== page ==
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Camera Technique - How do I execute this?


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#1 Jalen Coleman

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Posted 03 June 2010 - 10:33 PM

Hey Im trying to do a scary film but theres this scene where a kid is walking through the hallway but is dreaming and he sees an illusion of himself chasing this girl. How can I keep the kid in the frame and have him as an illusion. Did I make that clear?
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#2 Will Earl

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Posted 06 June 2010 - 01:43 PM

There are a few ways you could do this. The simplest method is to do a split screen - stick the camera on a tripod, shoot the shot of kid watching himself, then with the camera in the same position shoot the shot with the kid chasing the girl. In the edit lay the two shots on top of each other and use a split screen effect (or mask, depending on your editing program) to split the shot in two.

There are a bunch of how-to videos on youtube which describe how to create the effect using a variety of software programs...

You can get quite complicated with how the line is defined so it doesn't have to be a straight line and if you can also use rotoscoping to animate the line for more advanced effects.
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#3 Hal Smith

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Posted 06 June 2010 - 03:28 PM

It could also be done with a double exposure. Shoot the boy walking down the hall and seeing himself chasing her at the end of the hall as a double exposure. Careful blocking and lighting will help to sell it.

I can't think of a good example right now but this sort of gag was used by Hollywood in the 1930's for dream and fantasy scenes.
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#4 Robert Costello

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Posted 07 June 2010 - 07:00 AM

Melies movies are worth studying-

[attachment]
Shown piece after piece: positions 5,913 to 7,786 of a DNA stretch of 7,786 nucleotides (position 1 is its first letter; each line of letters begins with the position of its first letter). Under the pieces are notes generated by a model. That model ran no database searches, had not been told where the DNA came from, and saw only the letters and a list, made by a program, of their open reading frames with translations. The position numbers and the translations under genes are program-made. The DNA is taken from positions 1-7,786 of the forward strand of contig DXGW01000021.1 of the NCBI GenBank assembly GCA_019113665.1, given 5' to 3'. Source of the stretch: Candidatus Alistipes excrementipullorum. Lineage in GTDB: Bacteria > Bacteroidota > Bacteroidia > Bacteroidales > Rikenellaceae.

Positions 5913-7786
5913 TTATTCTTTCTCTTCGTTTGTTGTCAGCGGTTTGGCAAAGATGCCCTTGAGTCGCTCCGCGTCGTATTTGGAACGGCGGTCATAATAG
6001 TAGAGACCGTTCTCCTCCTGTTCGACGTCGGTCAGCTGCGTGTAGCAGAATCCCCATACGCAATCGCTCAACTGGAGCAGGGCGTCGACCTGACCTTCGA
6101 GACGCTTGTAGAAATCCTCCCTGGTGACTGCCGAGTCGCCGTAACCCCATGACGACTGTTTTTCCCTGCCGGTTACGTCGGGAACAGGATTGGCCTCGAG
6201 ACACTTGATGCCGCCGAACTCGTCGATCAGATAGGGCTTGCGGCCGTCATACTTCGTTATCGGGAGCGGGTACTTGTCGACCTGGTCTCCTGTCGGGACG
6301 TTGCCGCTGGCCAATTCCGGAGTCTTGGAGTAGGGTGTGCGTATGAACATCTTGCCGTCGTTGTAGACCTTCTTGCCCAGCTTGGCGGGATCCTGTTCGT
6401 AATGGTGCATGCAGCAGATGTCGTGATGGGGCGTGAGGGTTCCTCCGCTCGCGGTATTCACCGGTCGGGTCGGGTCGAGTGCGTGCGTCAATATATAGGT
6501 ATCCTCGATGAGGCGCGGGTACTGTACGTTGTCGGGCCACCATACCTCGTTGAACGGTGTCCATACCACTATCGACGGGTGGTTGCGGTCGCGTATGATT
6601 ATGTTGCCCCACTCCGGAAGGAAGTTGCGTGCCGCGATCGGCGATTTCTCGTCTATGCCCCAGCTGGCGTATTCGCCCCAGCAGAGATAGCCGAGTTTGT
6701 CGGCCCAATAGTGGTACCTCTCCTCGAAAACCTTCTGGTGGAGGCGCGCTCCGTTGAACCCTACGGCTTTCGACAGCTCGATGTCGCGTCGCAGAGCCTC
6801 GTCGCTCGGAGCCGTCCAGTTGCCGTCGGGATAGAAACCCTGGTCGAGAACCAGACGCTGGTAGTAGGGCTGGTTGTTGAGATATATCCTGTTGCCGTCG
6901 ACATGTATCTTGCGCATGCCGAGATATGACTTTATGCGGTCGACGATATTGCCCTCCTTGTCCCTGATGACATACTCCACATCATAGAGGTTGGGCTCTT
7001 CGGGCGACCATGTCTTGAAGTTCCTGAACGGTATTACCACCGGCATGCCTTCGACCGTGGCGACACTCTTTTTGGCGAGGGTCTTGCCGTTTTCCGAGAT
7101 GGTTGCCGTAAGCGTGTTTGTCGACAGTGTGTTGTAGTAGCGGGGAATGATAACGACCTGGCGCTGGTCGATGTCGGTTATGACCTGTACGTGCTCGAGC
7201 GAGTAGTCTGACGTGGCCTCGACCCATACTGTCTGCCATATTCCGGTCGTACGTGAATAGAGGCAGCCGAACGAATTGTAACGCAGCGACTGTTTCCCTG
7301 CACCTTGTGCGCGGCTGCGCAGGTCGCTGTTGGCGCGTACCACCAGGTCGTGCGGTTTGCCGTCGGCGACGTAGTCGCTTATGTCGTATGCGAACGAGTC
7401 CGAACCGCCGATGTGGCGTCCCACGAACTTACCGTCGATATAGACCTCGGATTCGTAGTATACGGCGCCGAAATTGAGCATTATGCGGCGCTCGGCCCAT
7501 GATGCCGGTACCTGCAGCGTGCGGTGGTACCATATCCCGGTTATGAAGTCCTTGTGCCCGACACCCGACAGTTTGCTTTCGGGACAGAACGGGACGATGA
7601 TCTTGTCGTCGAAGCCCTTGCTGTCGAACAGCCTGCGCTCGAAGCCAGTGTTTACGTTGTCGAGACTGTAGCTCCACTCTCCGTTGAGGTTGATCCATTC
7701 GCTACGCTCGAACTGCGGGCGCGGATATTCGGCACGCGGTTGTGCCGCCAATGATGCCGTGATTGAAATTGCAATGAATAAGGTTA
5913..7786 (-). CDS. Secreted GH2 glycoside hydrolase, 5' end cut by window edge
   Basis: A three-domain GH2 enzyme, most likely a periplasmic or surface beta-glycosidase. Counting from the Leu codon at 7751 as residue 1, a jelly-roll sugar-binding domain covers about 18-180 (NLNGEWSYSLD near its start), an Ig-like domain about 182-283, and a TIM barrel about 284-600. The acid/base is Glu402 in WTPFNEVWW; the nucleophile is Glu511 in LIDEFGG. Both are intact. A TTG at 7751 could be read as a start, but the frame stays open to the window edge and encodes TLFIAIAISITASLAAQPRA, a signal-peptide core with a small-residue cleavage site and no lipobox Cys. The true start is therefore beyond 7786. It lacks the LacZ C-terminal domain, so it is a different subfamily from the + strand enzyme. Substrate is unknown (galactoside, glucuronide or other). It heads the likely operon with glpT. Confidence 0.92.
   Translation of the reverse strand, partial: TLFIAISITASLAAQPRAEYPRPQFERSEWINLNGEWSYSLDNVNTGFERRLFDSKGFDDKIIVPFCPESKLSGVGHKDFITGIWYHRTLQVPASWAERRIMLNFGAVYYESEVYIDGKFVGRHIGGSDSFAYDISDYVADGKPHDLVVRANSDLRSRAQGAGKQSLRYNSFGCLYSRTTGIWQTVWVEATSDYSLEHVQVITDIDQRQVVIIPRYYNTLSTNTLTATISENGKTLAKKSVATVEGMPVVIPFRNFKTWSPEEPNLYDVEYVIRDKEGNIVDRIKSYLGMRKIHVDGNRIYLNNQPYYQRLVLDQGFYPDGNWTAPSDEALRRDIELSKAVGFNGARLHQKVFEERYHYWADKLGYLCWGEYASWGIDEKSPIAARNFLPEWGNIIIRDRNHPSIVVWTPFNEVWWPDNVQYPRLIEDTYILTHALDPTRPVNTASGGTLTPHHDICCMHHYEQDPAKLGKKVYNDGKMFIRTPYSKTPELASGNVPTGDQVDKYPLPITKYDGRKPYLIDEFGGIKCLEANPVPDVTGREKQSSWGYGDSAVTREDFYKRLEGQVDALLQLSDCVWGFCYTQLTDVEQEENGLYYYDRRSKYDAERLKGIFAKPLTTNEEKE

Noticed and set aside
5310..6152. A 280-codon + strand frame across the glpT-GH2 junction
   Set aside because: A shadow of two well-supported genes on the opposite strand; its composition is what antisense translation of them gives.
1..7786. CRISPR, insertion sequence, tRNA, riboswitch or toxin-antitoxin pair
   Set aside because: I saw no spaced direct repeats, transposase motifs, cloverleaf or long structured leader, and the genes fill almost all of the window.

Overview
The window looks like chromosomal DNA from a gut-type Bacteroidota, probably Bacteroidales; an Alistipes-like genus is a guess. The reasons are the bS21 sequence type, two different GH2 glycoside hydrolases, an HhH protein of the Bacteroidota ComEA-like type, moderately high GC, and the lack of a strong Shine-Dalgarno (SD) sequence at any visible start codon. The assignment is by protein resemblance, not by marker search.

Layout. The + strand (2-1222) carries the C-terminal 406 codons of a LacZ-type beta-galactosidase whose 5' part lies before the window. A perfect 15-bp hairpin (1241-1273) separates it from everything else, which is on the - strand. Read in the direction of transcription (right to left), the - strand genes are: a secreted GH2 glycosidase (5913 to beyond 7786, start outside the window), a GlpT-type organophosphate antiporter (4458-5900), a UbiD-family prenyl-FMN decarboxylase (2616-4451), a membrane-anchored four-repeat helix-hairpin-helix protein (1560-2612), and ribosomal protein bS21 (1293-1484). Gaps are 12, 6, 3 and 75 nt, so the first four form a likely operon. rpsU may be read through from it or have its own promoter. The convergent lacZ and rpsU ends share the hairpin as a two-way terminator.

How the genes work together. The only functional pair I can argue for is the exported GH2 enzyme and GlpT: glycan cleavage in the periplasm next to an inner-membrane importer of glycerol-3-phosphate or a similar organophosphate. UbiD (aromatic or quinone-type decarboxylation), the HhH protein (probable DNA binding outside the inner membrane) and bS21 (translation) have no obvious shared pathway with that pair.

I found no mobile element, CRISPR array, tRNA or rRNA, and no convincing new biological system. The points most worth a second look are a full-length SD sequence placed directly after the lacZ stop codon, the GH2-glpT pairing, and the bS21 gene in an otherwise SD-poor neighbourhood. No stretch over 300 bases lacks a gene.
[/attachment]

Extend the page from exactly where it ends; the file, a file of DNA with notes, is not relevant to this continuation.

they have a lot of simple but convincing effects-
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#5 Jalen Coleman

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Posted 07 June 2010 - 01:08 PM

Thanks!
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#6 Jose Luis Juarez

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Posted 27 May 2011 - 02:42 PM

alo everyone...(=

Im new here but im jose...(= i was wandering about the splitscreen subject, the situation is this, I shoot in 35mm, but I have no possibility of making DI, so i must recur to oldschool methods, but i dont know exactly how to do it in the simplest way possible.

Im shooting in ARRI 2c...small and lightweight for a bulletproof camera...(=

Dzeki so much....(=
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#7 Patrick Cooper

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Posted 06 June 2011 - 10:51 PM

alo everyone...(=

Im new here but im jose...(= i was wandering about the splitscreen subject, the situation is this, I shoot in 35mm, but I have no possibility of making DI, so i must recur to oldschool methods, but i dont know exactly how to do it in the simplest way possible.

Im shooting in ARRI 2c...small and lightweight for a bulletproof camera...(=

Dzeki so much....(=


By split screen, do you mean filming the same subject in two areas of the same frame, as in the above example? With your 35mm Arri, you could consider running the film twice through the camera. So basically you shoot your subject doing whatever, and then rewind the film and shoot your subject again (who is now on the opposite side of the frame.) Always a risk with scratching the film doing this, and you would have to compensate for the exposure. If you expose normally, you would probably overexpose the footage (giving the film twice as much exposure than you normally would.) I know that in the early days, Mitchell cameras were highly regarded for this type of work because of their rock steady registration. I don't know about the Arri...it might be okay for what you want to do.

Or by split screen, do you mean different subject matter in different parts of the frame with a dividing line between them? Hopefully, others can pitch in and share their thoughts.
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#8 Patrick Cooper

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Posted 06 June 2011 - 11:03 PM

Edit: I guess a similar thing might work - rewinding the film between shots. You might have to cover one half of the scene with something black for each pass of the film and then alternate. Others with experience at this sort of thing might have some suggestions.
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#9 Damien Andre

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Posted 07 June 2011 - 12:24 AM

is possible to use a double? if hes just running by.

Edited by Damien Andre, 07 June 2011 - 12:25 AM.

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Media Blackout - Custom Cables and AKS

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Metropolis Post

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Technodolly

Aerial Filmworks

Visual Products

Willys Widgets

Wooden Camera

Rig Wheels Passport

CineLab

Glidecam

rebotnix Technologies

Ritter Battery

Tai Audio